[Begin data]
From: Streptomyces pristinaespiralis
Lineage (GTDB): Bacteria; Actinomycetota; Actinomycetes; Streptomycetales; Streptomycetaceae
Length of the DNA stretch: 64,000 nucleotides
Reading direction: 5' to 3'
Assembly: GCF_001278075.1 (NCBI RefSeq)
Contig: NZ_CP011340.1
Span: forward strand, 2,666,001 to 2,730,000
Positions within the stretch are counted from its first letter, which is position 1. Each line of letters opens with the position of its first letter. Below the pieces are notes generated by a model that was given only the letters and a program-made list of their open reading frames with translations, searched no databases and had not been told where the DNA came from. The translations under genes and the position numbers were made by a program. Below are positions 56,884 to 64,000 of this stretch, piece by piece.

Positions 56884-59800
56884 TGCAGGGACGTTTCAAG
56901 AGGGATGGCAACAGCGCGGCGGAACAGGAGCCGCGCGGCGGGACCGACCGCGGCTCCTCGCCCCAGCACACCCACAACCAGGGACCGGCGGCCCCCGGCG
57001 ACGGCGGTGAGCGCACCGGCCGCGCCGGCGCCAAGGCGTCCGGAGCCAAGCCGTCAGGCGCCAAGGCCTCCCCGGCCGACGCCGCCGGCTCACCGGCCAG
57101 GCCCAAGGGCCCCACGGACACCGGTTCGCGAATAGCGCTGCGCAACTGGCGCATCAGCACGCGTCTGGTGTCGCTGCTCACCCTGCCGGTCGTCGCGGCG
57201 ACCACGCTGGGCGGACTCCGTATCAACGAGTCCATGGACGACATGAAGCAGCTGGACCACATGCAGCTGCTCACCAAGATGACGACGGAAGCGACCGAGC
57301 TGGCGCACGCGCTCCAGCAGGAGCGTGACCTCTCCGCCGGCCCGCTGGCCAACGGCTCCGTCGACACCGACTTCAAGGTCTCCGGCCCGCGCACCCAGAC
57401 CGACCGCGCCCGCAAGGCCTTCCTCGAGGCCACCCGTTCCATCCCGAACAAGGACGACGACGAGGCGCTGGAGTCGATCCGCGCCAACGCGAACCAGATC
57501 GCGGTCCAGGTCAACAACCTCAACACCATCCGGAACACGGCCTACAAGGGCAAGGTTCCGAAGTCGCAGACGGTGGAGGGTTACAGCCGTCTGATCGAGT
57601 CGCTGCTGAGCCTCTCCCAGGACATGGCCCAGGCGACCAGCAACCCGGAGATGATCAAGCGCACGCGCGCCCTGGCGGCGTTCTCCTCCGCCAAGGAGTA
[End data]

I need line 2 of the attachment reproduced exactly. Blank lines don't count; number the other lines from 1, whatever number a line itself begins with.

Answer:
Lineage (GTDB): Bacteria; Actinomycetota; Actinomycetes; Streptomycetales; Streptomycetaceae